Friday, February 3, 2012

Allegheny County

This week we travel across the state to southwestern Pennsylvania to Allegheny County. This heavily populated county is home to Pittsburgh and all that great city has to offer- Heinz History Center, Fort Pitt Museum, Carnegie Museum, Point State Park and oh yeah, the Pittsburgh Steelers. Despite construction and development in this metropolitan area, there are 625 archaeological sites recorded. These sites range from the Paleoindian period to 20th century farmsteads, each of them with a unique piece of our heritage.

Allegheny County was an important location during the French & Indian War, situated strategically at the forks of the Ohio River this location was sought as a supply route by both the French and British troops. French troops needed the connection to allow for supplies from the northern territories to come down French Creek into the Allegheny River to transport goods to French controlled lands in the Louisiana Territory. British troops sought control of this territory to allow for western expansion and control of the fur trade. It comes then as no surprise that seven military sites are located in Allegheny County, including Fort Pitt. Built by the British after the French were forced from Ft. Duquesne, this was the largest fort of the period and served as a stronghold in securing the Ohio Valley. Excavations conducted during the 1940’s and 1950’s at this important site produced timbers from the stockade walls surrounding the fort. Newspaper accounts of these excavations stirred public interest and enthusiasm for the preservation and reconstruction of the fort property.
Newspaper accounts of excavations during the 1940's at Fort Pitt.

Native peoples occupied this location long before it was sought by the French and British and roughly sixty-two percent of the sites recorded in the site survey files are from prehistoric sites. One of these sites, Wexford (36Al187) was discovered during an archaeological investigation prior to new construction. Testing and subsequent excavations by Christine Davis Consultants produced carbonized botanicals including seeds, pits and wood fibers. Charcoal recovered was analyzed as white oak as a result of a single-burn episode.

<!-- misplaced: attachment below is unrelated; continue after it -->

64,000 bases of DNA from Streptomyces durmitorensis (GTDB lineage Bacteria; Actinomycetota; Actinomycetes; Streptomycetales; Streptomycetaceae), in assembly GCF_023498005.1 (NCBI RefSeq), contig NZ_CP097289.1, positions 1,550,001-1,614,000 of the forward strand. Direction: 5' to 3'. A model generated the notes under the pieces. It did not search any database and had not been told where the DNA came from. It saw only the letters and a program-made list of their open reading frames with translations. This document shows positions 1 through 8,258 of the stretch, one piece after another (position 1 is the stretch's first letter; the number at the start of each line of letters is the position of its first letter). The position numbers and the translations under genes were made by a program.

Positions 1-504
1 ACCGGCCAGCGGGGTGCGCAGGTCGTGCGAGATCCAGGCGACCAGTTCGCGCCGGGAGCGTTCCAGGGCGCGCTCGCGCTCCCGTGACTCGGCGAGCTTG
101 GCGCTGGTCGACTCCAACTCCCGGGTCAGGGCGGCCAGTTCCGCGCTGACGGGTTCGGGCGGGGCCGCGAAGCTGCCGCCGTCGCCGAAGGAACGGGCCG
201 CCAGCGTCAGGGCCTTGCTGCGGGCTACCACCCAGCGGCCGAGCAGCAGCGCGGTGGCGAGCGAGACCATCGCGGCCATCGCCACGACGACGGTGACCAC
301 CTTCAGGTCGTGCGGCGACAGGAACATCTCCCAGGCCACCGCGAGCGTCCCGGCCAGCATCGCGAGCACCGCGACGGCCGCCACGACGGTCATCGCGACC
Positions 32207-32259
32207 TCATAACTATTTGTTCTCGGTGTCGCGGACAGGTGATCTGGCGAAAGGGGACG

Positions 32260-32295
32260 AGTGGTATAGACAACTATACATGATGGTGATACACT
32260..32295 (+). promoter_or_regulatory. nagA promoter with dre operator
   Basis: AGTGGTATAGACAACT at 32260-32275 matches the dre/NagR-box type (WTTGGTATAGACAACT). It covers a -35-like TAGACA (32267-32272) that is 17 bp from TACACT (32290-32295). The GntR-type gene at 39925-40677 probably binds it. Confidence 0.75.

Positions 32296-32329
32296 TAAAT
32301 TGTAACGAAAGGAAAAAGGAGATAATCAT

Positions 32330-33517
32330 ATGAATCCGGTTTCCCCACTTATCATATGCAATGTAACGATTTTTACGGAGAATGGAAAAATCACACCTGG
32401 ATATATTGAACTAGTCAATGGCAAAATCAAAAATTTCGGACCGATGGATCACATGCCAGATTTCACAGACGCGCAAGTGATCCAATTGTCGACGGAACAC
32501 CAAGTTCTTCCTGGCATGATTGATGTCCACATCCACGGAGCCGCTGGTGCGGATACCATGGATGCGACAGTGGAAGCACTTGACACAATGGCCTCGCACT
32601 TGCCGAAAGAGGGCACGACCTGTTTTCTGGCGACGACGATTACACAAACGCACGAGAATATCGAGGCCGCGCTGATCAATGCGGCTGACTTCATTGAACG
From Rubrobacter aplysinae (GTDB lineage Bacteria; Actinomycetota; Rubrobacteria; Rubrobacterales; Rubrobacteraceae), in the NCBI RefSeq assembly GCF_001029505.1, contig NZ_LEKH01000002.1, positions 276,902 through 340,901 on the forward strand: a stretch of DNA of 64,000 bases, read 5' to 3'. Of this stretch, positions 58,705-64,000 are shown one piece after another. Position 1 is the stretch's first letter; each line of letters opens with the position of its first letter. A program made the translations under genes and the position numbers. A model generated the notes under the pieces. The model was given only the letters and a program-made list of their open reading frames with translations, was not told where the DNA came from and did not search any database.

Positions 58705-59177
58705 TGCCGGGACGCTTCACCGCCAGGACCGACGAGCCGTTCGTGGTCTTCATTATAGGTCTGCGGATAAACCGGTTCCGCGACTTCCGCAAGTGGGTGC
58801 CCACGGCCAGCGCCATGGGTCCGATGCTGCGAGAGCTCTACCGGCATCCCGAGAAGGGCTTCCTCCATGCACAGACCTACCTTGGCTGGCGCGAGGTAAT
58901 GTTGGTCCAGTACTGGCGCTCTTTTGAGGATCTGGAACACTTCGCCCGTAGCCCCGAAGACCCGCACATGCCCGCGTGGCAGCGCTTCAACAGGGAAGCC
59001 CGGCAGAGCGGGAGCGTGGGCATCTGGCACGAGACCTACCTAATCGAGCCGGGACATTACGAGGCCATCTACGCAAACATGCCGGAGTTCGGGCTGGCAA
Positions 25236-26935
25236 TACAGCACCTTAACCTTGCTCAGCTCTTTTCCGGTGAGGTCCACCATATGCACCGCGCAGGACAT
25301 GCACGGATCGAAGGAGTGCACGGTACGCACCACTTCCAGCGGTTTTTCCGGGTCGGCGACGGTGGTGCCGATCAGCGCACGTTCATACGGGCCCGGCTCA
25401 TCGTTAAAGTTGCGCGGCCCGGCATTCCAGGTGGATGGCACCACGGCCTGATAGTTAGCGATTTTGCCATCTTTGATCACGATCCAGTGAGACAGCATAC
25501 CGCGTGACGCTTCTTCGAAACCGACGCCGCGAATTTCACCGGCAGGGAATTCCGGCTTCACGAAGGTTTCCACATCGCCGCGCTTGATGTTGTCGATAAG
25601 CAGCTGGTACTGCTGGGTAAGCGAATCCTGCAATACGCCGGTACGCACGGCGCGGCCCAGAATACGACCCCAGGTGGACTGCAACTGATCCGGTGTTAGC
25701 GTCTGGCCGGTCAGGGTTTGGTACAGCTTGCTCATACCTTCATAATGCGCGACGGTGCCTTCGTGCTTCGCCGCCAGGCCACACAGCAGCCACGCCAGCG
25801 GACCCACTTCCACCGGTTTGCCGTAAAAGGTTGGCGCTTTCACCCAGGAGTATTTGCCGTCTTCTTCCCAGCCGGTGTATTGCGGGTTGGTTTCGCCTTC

Careful excavation of features at Wexford site produced botanical remains for analysis.
  The recovery of botanicals is important as archaeologists continue to analyze food consumption and changes in flora and fauna. Diagnostic materials from this site indicate repeated occupation and use of the area from the Late Archaic period through the Middle Woodland period and up to the early Late Woodland. The excavations revealed multiple hearth features with one described as a “very dense roasting pit”. Radiocarbon dating of charcoal from this feature produced a date of 2000+/-60 BP attributed to the Middle Woodland period.

A nutting stone exhibits use by Native peoples in processing nuts.
 Recent excavations by GAI Consultants for the construction of the North Shore Connector Tunnel provided yet another window into the past for Pittsburgh residents. Urban settings often produce wells and privies which provide archaeologists with an opportunity to analyze the contents of a household, often sealed in time. These bottles and dishes are the basis for research in consumerism and play an important part in understanding a number of questions posed by archaeologists and anthropologists. Researchers are able to look at factors in consumerism such as ethnicity, gender, availability of products, age of households, and the list goes on.

Bottle recovered from North Shore project- hands joined in union.

Pittsburgh manufacturing bottles
Excavation area preserved underneath paved surfaces of the urban surrounding.

We hope you’ve enjoyed this glimpse into the archaeology of Allegheny County and hope that it inspires you to learn more about the archaeology of your county. These resources are Pennsylvania’s heritage and for all of us it is our window into the past. Please help us in preserving these important resources by reporting and recording your archaeological finds while we all Preserve our Past for the Future.

For more information, visit or the Hall of Anthropology and Archaeology at The State Museum of Pennsylvania .

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